Camponotus senex (Fr. Smith 1858)

Formicinae, Formicidae, Hymenoptera, Insecta, Arthropoda, Animalia

worker face view

worker lateral view

major face view

major lateral view

Additional images:

Minor worker, dorsal view (reduced, original).

Collection from Osa Peninsula, minor worker, lateral view (reduced, original); face view (reduced, original); dorsal view of gaster (reduced, original); major worker, lateral view (reduced, original); face view (reduced, original).

Range

Mexico to southern Brazil. Costa Rica: Atlantic and southern Pacific lowlands, Central Valley.

Identification

Minor worker: Propodeum lacking spines or tubercles of any kind; propodeum somewhat box-like, dorsal and lateral faces flat or nearly flat and meeting at an approximate right angle; dorsal face of propodeum subrectangular; pubescence on first gastral tergite dilute, appressed to suberect, not obscuring integument; color black; propodeum not strongly projecting, forming part of continuous dorsal profile of mesosoma; in face view with relatively abundant erect setae projecting from sides of head, from mandibular insertions to level of eyes; erect setae on first gastral tergite relatively short (longer on JTL-045 and brevis).

Similar species: planatus, JTL-045, brevis, textor.

Natural History

This species is very common in lowland wet forest habitats. It can occur in both mature forest and highly disturbed areas. For example, workers are very common in canopy fogging samples from mature forest at La Selva Biological Station, yet I have also found them on the landscaping around the Juan Santa Maria airport near San Jose. Foragers are diurnal.

Nests occur in highly insolated areas such as upper forest canopy, open scrubby or second growth vegetation, roadsides, and agricultural land. The species is an opportunistic cavity nester. Nests are in dead branches, ranging from narrow vine stems to relatively large branches. In surveys of Cecropia trees, I often find nests in internodes of saplings, or in mature trees abandoned by Azteca, or in peripheral portions of trees that have a dominant Azteca colony elsewhere in the crown.

This species is morphologically and behaviorly very similar to C. planatus. The two species seem to differ in the degree of habitat disturbance they prefer. This species is relatively more common in mature forest habitats, while C. planatus dominates in open areas subject to higher disturbance rates.

Comments

Through an early misidentification by Forel, it has been thought that senex builds silk nests. There is no mention of the nest of senex in Smith's original description nor in Mayr's (1878) redescription. Forel (1879) reviewed the Camponotus species related to senex, and identified a collection from Cordoba, Mexico, as senex. The Mexican collection was from a "paper nest among branches," and Forel noted the similarity of the nest of "senex" with the silk nests of chartifex and nitidior (subgenus Dendromyrmex). Forel (1899) described the subspecies textor, based on material that Tonduz collected in Costa Rica, from a carton nest on leaves. Forel later (1905) identified Brazilian material as senex and reported Gšldi's observations that the larvae are used to spin silk for the nest. Wheeler (1915) reviewed use of larval silk for nest construction by ants, perpetuating the association of senex with carton nests. This was followed by Wheeler and Wheeler (1953), Hšlldobler and Wilson (1983), and Schremmer (1979).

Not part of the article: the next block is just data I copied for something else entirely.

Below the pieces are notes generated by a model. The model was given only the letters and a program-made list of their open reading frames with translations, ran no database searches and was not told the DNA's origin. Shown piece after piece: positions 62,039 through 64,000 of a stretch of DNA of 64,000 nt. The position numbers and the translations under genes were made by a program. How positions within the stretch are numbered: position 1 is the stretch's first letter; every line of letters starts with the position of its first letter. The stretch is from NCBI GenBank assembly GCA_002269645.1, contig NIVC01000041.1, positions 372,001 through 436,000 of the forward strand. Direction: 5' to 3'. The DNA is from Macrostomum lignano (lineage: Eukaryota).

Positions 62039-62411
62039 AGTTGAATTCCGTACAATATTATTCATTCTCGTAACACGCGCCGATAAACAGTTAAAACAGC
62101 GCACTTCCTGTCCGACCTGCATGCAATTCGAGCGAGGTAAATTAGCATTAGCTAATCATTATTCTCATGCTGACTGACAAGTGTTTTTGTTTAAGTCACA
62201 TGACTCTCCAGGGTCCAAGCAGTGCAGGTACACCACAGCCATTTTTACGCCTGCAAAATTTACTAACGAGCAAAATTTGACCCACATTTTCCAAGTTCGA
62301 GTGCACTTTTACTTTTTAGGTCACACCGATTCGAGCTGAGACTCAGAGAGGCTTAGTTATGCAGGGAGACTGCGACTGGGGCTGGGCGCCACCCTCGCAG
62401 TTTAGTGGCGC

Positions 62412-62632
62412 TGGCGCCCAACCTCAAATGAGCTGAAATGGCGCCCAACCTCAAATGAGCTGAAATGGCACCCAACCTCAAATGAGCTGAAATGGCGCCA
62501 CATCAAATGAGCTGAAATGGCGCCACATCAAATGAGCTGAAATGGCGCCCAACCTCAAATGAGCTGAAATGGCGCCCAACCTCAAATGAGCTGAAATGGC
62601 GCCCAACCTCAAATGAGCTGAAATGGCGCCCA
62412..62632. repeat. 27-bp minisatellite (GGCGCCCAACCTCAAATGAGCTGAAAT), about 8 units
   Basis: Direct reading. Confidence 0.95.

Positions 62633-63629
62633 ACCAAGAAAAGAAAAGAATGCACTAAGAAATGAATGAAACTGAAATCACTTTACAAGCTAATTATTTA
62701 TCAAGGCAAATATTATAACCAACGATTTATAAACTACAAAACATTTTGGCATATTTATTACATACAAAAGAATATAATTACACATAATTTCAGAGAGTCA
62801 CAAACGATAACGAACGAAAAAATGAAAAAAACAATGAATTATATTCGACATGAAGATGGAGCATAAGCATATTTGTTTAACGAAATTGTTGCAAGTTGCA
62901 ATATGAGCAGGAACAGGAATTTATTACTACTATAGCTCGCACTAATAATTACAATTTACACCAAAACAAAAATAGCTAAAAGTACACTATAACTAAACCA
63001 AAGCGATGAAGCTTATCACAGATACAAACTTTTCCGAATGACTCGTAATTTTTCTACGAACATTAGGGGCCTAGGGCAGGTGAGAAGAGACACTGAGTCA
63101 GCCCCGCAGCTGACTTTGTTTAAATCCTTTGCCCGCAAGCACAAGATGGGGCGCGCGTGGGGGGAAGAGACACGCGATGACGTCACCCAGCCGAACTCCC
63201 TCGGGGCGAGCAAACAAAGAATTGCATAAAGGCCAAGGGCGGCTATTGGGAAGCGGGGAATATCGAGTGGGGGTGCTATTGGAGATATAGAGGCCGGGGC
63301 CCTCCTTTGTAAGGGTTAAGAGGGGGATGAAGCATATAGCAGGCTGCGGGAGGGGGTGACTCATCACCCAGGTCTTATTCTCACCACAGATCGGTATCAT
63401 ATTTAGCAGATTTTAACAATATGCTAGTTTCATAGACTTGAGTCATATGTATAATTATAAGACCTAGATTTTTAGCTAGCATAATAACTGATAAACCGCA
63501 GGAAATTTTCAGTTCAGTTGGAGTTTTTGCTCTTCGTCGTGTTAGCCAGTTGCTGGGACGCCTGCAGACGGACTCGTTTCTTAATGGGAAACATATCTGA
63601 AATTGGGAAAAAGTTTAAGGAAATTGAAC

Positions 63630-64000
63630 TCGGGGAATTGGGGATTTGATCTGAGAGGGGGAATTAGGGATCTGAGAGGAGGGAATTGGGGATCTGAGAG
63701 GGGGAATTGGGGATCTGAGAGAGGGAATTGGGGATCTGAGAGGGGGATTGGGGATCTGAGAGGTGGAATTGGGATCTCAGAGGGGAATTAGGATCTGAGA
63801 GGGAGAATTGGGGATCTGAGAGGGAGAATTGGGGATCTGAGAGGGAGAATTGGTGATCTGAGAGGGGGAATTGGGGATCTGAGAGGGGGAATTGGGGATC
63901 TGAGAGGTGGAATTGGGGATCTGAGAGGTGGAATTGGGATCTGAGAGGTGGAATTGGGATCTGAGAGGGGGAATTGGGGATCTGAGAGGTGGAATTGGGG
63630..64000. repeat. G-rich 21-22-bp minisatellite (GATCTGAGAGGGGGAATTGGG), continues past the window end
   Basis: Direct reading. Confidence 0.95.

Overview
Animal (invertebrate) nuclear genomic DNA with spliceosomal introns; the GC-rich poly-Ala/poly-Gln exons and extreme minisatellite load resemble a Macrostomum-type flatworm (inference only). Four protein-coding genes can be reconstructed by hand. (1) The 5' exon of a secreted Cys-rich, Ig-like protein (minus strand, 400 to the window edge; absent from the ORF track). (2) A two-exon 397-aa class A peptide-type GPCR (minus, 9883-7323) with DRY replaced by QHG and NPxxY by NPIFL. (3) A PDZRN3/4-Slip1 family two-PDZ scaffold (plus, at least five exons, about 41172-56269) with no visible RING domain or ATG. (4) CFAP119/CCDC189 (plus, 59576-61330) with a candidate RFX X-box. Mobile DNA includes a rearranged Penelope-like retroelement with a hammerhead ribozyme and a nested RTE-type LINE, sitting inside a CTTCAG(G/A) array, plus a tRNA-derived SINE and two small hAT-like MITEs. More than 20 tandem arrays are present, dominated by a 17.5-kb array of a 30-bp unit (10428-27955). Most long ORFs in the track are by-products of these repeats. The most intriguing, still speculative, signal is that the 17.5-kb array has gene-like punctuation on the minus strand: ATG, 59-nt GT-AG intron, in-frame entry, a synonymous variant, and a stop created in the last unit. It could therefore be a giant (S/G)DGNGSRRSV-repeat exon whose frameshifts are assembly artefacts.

Alex Wild provided an image of the type of senex (Click here) and it is clearly not the Costa Rican species that builds silk nests. All the observations of "Camponotus senex" using larvae to make exposed silk nests are of other species that are not senex. See textor.

Literature Cited

Forel, A. 1879. ƒtudes myrmŽcologiques en 1879 (deuxime partie [1re partie en 1878]). Bull. Soc. Vaudoise Sci. Nat. 16:53-128.

Forel, A. 1899. Biologia Centrali-Americana; or, contributions to the knowledge of the fauna and flora of Mexico and Central America. Insecta. Hymenoptera. 3 (Formicidae). London. 169 pp.

Forel, A. 1905. Einige biologische Beobachtungen des Herrn Prof. Dr. E. Gšldi an brasilianischen Ameisen. Biol. Centralbl. 25:170-181.

Holldobler, B., and E. O. Wilson. 1983. The evolution of communal nest-weaving in ants. American Scientist 71:490-499.

Mayr, G. 1878 ("1877"). Formiciden gesammelt in Brasilien von Professor Trail. Verh. K-K. Zool.-Bot. Ges. Wien 27:867-878.

Schremmer, F. 1979. Das Nest der neotropischen Weberameise Camponotus (Myrmobrachys) senex Smith (Hymenoptera, Formicidae). Zoologischer Anzeiger 203:273-282.

Smith, F. 1858. Catalogue of hymenopterous insects in the collection of the British Museum. Part VI. Formicidae. London: British Museum, 216 pp.

Wheeler, G. C., Wheeler, J. 1953. The ant larvae of the subfamily Formicinae. Ann. Entomol. Soc. Am. 46:126-171.

Wheeler, W. M. 1915. On the presence and absence of cocoons among ants, the nest-spinning habits of the larvae and the significance of black cocoons among certain Australian species. Ann. Entomol. Soc. Am. 8:323-342.


Page author:

John T. Longino, The Evergreen State College, Olympia WA 98505 USA.longinoj@evergreen.edu


Date of this version: 24 August 2006.
Previous versions of this page: 22 January 2002.
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